Everyone thinks it will never happen to them – until it does. Cyberattacks and digital security breaches are only becoming more frequent, and the data that accounting firms house is under significant threat. The problem is that, on average, only 5% of companies’ folders are adequately protected. And the cost of a breach can be far more detrimental than just monetary losses.
Here, we explore the true cost of failing to invest in cybersecurity.
Internal and external cybersecurity focuses
To create a secure work environment that protects against all digital threats, you need to focus on not just external attacks, but breaches – accidental or otherwise – that occur from within.
For many accounting firms, the biggest cybersecurity risk is actually their staff. In fact, in a UK study, a whopping 90% of all cyber data breaches come down to human error. That means if your staff aren’t trained in how to manage sensitive data appropriately, it can open up significant vulnerabilities to your firm and its clients.
In addition to internal staff training, you will need sufficient IT controls, strong access controls, all the critical policies and potentially insurance like business or cybersecurity cover.
Externally, you need to invest in the right cybersecurity tools, make sure any hardware like on-site servers are secure, and get quality IT resources. For smaller firms that can’t afford an on-site IT leader, an external provider can provide advice on things like cybersecurity tools, hardware, critical infrastructure and more to keep your clients’ data secure.
The eye-watering costs of being breached
There’s no denying that a cyber breach will not only lead to financial consequences, but also damage to your firm’s reputation and workplace culture. However, it’s the cost that really can be the difference between riding out a cyberattack and shutting up shop permanently.
Just consider the cost that accounting practices are hit with following a cyberattack. According to figures from The Tax Adviser, accounting firms spend between $70,000 and $300,000 to clean up after a cyberattack. And those amounts aren’t even inclusive of reporting and credit monitoring expenses (an additional $100,000 to $300,000), as well as the ransom costs themselves – typically around $100,000 for a small firm and $2.6 million, on average, for a large practice.
Decision-makers also need to deal with the higher frequency of attacks, with ransomware attacks occurring at a rate of 5.5 every minute in 2021 – which is 8,000 attacks daily.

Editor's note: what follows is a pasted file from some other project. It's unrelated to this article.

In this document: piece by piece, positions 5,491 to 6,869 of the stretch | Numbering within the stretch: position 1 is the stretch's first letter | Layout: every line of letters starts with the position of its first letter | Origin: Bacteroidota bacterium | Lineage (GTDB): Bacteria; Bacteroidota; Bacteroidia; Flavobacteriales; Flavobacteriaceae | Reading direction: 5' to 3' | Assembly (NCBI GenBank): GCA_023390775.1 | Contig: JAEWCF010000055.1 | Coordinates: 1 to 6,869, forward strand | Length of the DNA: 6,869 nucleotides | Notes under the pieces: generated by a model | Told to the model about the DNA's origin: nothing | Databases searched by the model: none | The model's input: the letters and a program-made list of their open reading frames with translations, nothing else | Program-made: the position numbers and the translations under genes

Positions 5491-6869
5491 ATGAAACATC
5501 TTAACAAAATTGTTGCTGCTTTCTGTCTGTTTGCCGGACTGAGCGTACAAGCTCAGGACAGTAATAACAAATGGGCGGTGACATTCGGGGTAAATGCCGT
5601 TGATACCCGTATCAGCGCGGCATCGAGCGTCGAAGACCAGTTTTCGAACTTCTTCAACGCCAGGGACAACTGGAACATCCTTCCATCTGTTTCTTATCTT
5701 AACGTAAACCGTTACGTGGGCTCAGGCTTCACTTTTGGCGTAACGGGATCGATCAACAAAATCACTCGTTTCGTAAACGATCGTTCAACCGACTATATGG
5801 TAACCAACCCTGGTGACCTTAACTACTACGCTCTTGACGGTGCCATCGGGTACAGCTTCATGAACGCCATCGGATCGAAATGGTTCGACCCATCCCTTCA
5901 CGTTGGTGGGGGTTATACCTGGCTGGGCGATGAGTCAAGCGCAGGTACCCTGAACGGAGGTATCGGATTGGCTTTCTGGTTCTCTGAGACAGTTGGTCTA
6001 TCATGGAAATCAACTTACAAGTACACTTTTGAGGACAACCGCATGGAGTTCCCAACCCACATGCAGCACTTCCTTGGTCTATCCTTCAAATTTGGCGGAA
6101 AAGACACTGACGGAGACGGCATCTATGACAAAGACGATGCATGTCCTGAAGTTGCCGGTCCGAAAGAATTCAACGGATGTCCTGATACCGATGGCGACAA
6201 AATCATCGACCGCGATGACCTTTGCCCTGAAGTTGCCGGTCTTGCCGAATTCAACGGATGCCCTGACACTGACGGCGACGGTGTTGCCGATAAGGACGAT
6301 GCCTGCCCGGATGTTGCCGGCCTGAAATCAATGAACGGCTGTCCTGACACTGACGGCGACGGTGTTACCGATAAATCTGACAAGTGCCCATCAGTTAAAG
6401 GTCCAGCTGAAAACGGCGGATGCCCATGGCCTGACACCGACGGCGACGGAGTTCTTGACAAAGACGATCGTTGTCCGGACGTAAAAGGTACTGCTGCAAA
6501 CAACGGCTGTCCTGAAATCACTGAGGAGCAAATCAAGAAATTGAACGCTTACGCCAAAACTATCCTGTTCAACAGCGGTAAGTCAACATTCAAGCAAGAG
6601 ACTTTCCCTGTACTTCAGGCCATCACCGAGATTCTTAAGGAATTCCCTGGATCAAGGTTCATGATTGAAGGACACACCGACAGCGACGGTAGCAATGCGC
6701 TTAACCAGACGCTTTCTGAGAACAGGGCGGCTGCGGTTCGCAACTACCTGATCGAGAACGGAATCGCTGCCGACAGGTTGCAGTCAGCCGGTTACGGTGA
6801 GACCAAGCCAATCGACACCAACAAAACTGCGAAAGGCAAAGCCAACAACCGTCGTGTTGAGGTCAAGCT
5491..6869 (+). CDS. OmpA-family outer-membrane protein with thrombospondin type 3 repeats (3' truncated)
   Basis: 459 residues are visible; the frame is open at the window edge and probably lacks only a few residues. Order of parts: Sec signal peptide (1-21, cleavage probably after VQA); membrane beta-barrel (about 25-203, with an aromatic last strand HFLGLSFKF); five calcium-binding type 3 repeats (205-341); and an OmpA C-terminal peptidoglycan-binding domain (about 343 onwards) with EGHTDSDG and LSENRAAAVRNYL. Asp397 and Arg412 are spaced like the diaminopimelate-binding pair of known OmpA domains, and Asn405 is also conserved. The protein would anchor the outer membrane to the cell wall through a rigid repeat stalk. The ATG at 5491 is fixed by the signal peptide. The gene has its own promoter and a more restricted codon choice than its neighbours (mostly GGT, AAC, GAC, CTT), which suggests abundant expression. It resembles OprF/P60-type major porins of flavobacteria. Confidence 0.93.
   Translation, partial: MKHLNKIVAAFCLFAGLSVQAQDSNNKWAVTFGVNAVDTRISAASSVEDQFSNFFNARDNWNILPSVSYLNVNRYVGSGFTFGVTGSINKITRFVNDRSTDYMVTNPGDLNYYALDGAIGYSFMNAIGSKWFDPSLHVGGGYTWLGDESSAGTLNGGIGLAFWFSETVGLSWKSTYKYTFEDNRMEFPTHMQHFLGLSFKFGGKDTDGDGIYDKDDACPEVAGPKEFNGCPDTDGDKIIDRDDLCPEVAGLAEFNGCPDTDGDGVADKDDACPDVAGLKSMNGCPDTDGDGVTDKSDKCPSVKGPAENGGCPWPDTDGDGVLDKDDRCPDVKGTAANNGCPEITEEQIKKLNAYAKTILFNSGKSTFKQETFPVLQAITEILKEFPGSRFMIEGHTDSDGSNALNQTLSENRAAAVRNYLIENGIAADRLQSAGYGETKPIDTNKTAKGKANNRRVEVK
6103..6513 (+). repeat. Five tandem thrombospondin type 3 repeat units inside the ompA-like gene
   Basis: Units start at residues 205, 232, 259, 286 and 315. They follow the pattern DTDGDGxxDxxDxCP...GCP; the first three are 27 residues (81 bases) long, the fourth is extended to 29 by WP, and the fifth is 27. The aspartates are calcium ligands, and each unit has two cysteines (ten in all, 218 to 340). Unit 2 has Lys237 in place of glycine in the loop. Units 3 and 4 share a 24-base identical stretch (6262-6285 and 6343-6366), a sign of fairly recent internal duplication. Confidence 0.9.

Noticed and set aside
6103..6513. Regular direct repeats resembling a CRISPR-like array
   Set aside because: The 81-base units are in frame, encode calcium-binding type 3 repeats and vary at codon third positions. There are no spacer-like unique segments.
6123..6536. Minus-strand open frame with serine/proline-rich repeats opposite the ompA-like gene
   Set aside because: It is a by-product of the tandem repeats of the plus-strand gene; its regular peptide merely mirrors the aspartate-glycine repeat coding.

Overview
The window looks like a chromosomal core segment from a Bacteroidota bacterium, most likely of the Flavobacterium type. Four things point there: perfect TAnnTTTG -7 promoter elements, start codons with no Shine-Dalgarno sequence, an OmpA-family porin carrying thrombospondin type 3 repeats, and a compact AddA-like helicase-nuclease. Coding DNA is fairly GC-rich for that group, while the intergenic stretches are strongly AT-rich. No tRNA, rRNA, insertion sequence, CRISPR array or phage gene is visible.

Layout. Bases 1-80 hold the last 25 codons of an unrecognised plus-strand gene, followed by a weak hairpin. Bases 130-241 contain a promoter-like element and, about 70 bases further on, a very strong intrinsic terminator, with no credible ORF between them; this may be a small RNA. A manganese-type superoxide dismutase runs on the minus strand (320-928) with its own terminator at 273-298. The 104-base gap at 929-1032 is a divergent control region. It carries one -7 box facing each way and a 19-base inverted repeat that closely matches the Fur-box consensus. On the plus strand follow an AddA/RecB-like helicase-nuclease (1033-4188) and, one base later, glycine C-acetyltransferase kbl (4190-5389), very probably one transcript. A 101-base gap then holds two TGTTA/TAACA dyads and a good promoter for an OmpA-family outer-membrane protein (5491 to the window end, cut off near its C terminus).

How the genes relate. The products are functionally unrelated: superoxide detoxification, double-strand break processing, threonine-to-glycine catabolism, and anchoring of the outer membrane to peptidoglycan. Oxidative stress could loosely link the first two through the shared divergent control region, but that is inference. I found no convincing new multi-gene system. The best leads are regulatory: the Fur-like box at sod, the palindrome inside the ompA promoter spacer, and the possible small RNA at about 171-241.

If just one of those ransomware attacks slipped through your firm’s defences, would you be able to withstand the financial, reputational and work-culture damage to your practice? If not, then it’s time to invest in cybersecurity.
Where should you be investing?
So, you recognise the very real need to bolster your defences and invest in cybersecurity for your accounting practice. But what should you do first? In addition to using basic software like antivirus programs and password managers, consider these four essential focus areas:
1. Training and governance: Robust governance will ensure your firm’s defences stay strong. Provide regular sessions that mix training, Q&As, best practice and brainstorming. Always ensure hiring policies align with your overall cybersecurity strategy. Also nominate ‘cybersecurity leaders’ to provide guidance to the rest of your practice.
2. Solutions for hybrid and remote workers: Following the changes of COVID-19, working from home and a hybrid work model (e.g. 2 days in-office; 3 days remote) will be the new norm for many practices. So start investing in accounting solutions that not only streamline your team’s daily activities, but also bolster your firm’s security – especially for those working from home and remote-accessing into your systems.
3. IT security team: If you don’t have the in-house expertise or financial resources to hire an IT lead or head of cybersecurity, outsource your needs to a professional IT team. Even using an accounting practice solution can reduce the strain on your firm.
4. ‘What next?’ policies: From incident response plans to disaster recovery, you need robust cybersecurity policies that answer the most pressing questions. How will the firm respond to a cyber breach? When should you tell your clients? What is best practice when faced with a ransomware attack? Recovery can be slow and expensive, but with a clear roadmap in place you can mitigate any further damage while ensuring your company is following the correct policy at all times.
Just like cybersecurity, failing to invest in the right digital and cloud-based solutions for your accounting firm can cost you in the long run. With more and more clients looking for a streamlined accounting service, traditional firms need to adapt or risk perishing. APS is a best-in-class software solution that adapts to your specific style of working. Contact us today or call (+61) 2 9965 1300 to request a demo and find out more.
APS is a division of Reckon, an ASX listed company. We develop the software used by the best Accounting firms in Australia and New Zealand to run their business’ and advise their clients.